Picking just ten albums out of the pack is always a tricky thing. This site has reviewed around 500 pieces of music this year from throw-away pop singles to album length progressive flights of fancy, from the well trodden grounds of classic rock to cutting edge experiments which are creating a whole new musical future. Add to that the fact that I am lucky enough to largely write about music I find interesting, which means if it even makes the page there is something I like about it. Anyway, below is 10 of the standouts of the year, I could write another 10 articles like this, but I won’t, better you explore the site and make your own mind up. Enjoy, comment, discuss and leave the cash in a brown envelope in the usual place! (I wish)
Albums should grab you from the off, entice you, draw you in and wrap you up in their own musical plane of existence. The Dayoffs are aware of this, even if they are not aware that they are aware of this, because from the opening salvo of hazy loveliness that goes by the name of 15, I was smitten. Its blend of rapturous, shimmering yet structured shoegazery took me back to a host of great bands from my own formative post-punk days, when Bunnymen echoed, Icicles worked, The Church were surprisingly anti-establishment and (early) Lush were just that. After such a glorious opening salvo you can do nothing less than settle down and wait for the rest of the songs to wash over you, which they do like a sonic tsunami.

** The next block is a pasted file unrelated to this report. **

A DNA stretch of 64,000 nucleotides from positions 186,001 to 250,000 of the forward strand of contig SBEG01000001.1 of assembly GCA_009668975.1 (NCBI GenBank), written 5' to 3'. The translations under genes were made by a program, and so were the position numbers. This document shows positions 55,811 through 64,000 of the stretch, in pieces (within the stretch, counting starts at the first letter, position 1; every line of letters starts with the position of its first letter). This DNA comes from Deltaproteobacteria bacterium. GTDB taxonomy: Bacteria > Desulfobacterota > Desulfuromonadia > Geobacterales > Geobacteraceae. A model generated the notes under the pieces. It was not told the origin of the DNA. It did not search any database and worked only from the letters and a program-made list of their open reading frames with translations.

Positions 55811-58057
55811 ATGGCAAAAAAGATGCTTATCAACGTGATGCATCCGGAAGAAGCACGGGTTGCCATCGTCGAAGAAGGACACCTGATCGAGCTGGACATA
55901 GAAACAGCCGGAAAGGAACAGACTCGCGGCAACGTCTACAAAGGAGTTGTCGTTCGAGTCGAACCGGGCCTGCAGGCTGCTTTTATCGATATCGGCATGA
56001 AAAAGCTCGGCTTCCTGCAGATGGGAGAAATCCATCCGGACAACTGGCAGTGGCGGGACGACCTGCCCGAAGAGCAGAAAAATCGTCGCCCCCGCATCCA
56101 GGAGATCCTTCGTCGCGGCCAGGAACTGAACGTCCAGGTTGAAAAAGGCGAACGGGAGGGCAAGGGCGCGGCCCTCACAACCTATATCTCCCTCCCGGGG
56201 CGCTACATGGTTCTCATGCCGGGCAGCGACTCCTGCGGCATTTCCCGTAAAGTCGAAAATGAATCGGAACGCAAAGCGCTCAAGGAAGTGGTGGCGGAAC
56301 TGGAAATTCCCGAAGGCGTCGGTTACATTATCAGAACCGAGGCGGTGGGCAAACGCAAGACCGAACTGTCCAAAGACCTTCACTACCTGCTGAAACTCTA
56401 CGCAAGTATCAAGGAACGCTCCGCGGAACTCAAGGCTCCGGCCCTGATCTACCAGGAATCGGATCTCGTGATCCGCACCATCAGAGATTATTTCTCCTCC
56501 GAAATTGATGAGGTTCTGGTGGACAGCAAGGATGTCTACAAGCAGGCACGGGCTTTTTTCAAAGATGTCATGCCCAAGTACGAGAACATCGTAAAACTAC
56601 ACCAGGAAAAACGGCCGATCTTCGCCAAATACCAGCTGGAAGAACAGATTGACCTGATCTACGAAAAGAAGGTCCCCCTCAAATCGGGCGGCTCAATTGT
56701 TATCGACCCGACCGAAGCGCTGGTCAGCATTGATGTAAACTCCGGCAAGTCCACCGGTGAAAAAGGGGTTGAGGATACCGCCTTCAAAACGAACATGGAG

Although the term shoegaze implies a certain looseness, ethereality and experimental progression that would normally take the music away from conventional structures, this Russo-Japanese NYC duo seem able to capture all those elements without straying away from recognisable song forms or addictive hooks, of which there are many and used to great effect. By the time we get to Bottled Rainwater a slightly darker, crunchier JAMC element emerges as warped and overdriven guitars spar lay down a dark hypnotic groove. The results are nothing short of majestic.
It’s a neat trick to sound underground and cultish one moment, and accessible and commercially viable the next, to do it across an album which is cohesive and focused is this nothing short of remarkable. But that is what The Dayoffs manage to do, and do so effortlessly. At one moment I Can’t Believe I’m Dead is a howling banshee of a song wandering into Iggy Pop realms of intense, punked out insanity, Love Love Love plays to an 80’s post-punk gallery and Two Actors In a Cage is perfect for the modern underground pop set. And yet despite the fact that these songs seem custom built for a variety of audiences, they make perfect sonic bedfellows.
The album is a wonderful tapestry of dream pop soundscaping, introverted shoegazing, the occasional grunge work out, darkly detached and emotive vocals, and razor wire riffs bound together by meshes of wild and warped guitar. The word here is texture, like an exotic hand made Persian rug, musical lines are warped and wefted to wonderful effect and despite the riot of colour, nothing is wasted, no one thread obscures another, the complex beauty is apparent for all to see.